Dr. Woods: We discover with any scheme we introduce that its provisions can result in the revision of the means of an individual — if they are means-tested — which can give rise to means being disclosed which had not been heretofore. Indirectly that can have an effect and will apply in some limited cases. That is not a function of the operations of the new scheme and is a reflection of the fact that means had not been disclosed though they had increased in the meantime. There is an obligation to disclose such means. Of course, I accept that that can happen.
Dr. Woods: I was the first Minister in the history of this State to introduce a carer's allowance in November last. We are continuing to build on it so that it will provide more assistance to those eligible.
Dr. Woods: As a member of the Government I am limited to the resources available within the budget in any given year. Indeed, the representatives of the disabled, those people with disabilities, have expressed themselves very happy to be included in the scheme. They have written to me — I can show Members their letters — stating  that they are happy that they will be included in the provisions of the scheme from 1 July next.
Mr. J. Higgins: Is the Minister aware of his blithe ignorance of the reality of the position on the ground, as we know it to be on this side of the House and as Government backbenchers know it to be, that seldom has a scheme generated more disappointment and seething bitterness than this? When the Minister signed the requisite regulations for this scheme he announced that £10 million would be made available whereas £7 million only has been made available. In addition, he announced that 10,000 people would qualify whereas 3,000 only have done so. The Minister has qualified everything he has said by the overriding consideration encapsulated in the phrase “within the resources available”. As far as the elderly are concerned their humane needs are far more important than available resources. There should be no means test to qualify under this scheme.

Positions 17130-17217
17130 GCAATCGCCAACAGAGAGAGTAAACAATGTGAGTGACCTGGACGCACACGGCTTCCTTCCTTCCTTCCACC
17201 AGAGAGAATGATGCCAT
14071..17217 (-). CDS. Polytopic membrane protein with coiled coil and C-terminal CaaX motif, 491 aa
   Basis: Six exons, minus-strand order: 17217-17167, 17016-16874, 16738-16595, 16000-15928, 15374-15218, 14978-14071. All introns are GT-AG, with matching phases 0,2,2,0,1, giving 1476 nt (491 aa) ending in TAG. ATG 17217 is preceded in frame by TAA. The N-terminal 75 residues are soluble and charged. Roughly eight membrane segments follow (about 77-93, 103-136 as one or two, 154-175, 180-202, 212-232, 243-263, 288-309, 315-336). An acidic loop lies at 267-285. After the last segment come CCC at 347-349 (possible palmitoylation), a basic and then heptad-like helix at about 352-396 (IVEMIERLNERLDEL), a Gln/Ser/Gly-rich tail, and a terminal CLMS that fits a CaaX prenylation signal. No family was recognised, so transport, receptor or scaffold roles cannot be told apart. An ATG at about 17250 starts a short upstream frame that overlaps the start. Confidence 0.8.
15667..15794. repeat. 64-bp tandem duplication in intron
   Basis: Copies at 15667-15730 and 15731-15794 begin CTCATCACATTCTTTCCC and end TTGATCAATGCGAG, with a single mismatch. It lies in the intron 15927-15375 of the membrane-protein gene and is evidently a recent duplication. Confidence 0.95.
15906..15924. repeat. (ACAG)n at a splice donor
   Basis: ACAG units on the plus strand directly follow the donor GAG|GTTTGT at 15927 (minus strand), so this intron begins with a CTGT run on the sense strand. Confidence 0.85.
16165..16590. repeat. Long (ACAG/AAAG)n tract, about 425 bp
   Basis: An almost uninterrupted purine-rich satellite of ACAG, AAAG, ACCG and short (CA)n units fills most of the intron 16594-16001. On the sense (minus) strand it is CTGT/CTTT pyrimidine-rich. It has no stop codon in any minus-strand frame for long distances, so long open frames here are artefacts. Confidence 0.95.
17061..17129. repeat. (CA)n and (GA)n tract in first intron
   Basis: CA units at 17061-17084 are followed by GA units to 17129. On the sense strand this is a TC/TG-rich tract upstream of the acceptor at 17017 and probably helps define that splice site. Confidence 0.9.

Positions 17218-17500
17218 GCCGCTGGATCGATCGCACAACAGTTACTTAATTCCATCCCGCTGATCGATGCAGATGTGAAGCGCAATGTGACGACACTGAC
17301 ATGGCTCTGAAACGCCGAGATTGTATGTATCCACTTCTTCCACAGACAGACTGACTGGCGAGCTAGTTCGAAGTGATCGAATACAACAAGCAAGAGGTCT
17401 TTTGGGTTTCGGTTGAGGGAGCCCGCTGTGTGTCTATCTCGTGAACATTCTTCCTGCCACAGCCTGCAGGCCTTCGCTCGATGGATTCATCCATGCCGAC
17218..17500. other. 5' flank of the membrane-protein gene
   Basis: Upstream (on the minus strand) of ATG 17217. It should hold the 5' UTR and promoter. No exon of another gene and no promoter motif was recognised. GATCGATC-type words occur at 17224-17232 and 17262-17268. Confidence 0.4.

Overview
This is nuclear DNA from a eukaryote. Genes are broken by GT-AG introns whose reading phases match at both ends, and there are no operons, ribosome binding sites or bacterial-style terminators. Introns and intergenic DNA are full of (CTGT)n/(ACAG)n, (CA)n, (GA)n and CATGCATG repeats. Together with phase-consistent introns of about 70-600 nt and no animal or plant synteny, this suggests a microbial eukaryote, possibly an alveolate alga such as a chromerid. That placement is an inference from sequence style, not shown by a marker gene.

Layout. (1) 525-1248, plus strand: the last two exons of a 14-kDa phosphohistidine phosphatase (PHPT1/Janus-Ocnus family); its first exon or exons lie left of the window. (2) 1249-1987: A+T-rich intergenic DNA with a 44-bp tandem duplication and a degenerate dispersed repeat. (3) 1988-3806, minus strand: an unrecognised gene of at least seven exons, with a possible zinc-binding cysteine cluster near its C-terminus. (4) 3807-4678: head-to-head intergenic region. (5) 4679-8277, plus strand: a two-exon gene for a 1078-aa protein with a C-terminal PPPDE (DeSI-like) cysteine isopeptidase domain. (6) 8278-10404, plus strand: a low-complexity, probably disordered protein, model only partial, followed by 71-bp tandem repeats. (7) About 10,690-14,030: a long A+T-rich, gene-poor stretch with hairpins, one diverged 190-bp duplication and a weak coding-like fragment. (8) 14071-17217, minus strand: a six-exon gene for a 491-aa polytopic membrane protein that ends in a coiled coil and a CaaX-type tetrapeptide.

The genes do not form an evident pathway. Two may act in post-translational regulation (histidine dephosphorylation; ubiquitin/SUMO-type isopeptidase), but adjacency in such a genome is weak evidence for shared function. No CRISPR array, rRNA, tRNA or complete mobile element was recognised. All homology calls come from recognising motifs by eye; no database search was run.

Dr. Woods: I am glad the Deputy, and his colleagues on that side of the House, realise how important is this scheme for the elderly, for people in need of care and attention, because they sat over here for four and a half years and never suggested introducing a carer's allowance. They did not give even as much as a pennyworth to the people about whom they are now speaking.
16. Proinsias De Rossa asked the Minister for Social Welfare the reason the report of the review group on payments to households has not yet been published; when the report was received by him; if he will outline its main findings; when it is intended to publish the report; and if he will make a statement on the matter.
Dr. Woods: The report of the Review Group on the Treatment of Households under the social welfare code has not yet been submitted to me. However, I understand, that the group's deliberations have been completed and that the report will be submitted shortly.
Mr. Byrne: The Minister's reply mystifies me because the Government were able to negotiate the Programme for Economic and Social Progress, under which they committed themselves to a review of the treatment fof households. Would the Minister not confirm that he has seen the report, that he does not like the favourable sentiments embodied therein and that he is sitting on it, which is the only reason nobody else has seen it? The report has been printed. Yet, as he said in the course of the debate on the Social Welfare Bill, 1991, the Minister insists on claiming that the review has been completed but that the report of the group has not yet been completed. What does that mean? The Minister went on to say——
An Ceann Comhairle: The Deputy will realise that quotations at Question Time are not in order. The Deputy appears to be imparting much information rather than seeking it. I must remind him that this is Question Time.